Outline Lecture 15 Parenting 1
1. Child-rearing in pre-modern societies
– Mortality rates
-conflicts of interest between parent and offspring because they are not genetically
– genes make tough decisions in face of tough circumstances. Could stop investing in
an offspring if the genes are faulty.
– Somatic effort: genes investment in self, making sure body is sufficiently large
enough to survive, immune system, etc.
– Reproductive effort: things we need to do to attract mates, as well as parental
investment (investment in one offspring that takes awat from parents' ability to invest
in other offspring, including investing in future offspring)
– “Cooperative breeding”: much help from other relatives
– “it takes a village to raise a child”: many people help to care for child (grandparents)
– in agricultural society: for children 0-4, taken from obsevations of all 342 members of
– -mother holds most of the time (almost half)
– but another half of the time other people are holding the child other than the
– Why does father care less than mother? (holds 10% of time): parental uncertainty:
there is always possibility that some other male has impregnated his woman.
Selects for decreased investment because of uncertainty.
– Trade-offs revisited: parental effort vs. mating effort
– Hadza hunter gatherers: men play with their children less when there are more single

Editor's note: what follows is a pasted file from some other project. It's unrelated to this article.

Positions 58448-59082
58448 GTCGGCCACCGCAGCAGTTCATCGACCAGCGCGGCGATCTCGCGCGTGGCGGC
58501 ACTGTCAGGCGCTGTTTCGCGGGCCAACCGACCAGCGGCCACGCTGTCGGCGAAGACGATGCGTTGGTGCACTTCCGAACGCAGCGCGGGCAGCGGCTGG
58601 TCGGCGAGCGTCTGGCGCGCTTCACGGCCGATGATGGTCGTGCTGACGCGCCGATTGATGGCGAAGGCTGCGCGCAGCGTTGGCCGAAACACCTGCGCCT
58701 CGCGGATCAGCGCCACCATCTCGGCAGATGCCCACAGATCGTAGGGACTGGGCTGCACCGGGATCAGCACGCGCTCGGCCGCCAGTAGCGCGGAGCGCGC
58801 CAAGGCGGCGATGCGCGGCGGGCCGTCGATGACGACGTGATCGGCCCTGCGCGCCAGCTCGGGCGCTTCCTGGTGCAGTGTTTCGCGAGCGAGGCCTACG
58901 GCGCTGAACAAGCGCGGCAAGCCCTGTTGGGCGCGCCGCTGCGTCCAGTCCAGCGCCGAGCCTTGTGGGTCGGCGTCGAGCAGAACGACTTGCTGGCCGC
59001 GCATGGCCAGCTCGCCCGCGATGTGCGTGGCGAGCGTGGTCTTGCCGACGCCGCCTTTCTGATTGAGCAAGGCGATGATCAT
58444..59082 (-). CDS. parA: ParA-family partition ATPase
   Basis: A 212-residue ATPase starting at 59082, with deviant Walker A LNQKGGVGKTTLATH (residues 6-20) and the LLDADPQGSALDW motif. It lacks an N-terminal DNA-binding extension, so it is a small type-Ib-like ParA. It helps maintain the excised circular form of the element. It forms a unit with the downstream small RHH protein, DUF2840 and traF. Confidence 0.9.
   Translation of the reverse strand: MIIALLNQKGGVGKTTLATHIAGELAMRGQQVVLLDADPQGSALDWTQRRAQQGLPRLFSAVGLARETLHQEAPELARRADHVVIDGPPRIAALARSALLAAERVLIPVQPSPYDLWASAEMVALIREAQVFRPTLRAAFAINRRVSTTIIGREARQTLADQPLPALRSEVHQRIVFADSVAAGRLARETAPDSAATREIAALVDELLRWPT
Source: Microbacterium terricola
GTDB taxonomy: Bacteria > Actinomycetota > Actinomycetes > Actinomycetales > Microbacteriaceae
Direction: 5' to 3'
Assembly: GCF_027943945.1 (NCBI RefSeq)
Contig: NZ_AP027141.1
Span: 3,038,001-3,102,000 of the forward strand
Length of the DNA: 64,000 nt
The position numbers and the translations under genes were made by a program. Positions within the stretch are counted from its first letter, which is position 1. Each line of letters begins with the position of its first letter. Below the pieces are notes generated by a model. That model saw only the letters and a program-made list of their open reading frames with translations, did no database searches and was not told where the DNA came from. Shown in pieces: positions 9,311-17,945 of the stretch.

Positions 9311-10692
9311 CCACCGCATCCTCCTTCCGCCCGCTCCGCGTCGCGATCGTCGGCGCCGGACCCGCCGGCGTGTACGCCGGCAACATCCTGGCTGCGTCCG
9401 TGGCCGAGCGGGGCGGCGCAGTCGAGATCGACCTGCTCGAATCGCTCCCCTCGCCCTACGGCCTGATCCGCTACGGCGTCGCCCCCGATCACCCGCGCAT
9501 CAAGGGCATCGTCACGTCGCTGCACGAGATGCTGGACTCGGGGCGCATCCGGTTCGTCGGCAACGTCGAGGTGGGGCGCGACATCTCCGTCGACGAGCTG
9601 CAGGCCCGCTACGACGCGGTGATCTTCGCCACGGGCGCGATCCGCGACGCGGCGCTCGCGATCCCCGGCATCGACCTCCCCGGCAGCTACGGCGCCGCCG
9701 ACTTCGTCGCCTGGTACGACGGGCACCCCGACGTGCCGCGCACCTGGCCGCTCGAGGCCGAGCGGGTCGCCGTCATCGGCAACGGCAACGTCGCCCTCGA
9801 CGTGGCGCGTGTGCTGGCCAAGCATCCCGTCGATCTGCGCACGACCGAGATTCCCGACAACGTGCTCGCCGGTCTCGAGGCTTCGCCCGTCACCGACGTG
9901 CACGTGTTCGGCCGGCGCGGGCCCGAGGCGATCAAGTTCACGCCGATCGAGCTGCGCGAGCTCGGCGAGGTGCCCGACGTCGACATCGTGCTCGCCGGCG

fertile women around. They could be courting whether openly or not.
– what about grandmothers? They invest less in grandoffspring.
– Why experience menopause and stop reproducing?:
– women have long post-reproductive lifespan: why?
– Could be limited number of eggs
– shorter lifespan in EEA(environment of evolutionary adaptiveness: lifespan in
ancestral environments was lower, much infant fatalities
2. Grandmother Hypothesis: older women can increase RS by switching to investing in
-children without mothers experience high mortality, & maternal mortality
increases with age
-grandmothers increase grandchild survival by increasing mother's survival and
by direct grandmothering
-this can result in:
-decreased infant mortality
-decreased interbirth intervals
-earlier age of first reproduction
-evidence for grandmother hypothesis:
-grandmothers increased the fecundity (number of offspring) and lifetime
reproductive success (LRS) of their daughters (18 century data) -women whose mothers are alive have more kids than those whose
mothers are dead.Also more surviving kids.
– Why have menopause (i.e. why cease reproducing when older)?
– Cease direct reproduction in order to avoid competing over alloparental care with
one's daughters & daughters-in-law.
- Switch to caring for grandoffspring
3. What is the Optimum Number of Kids?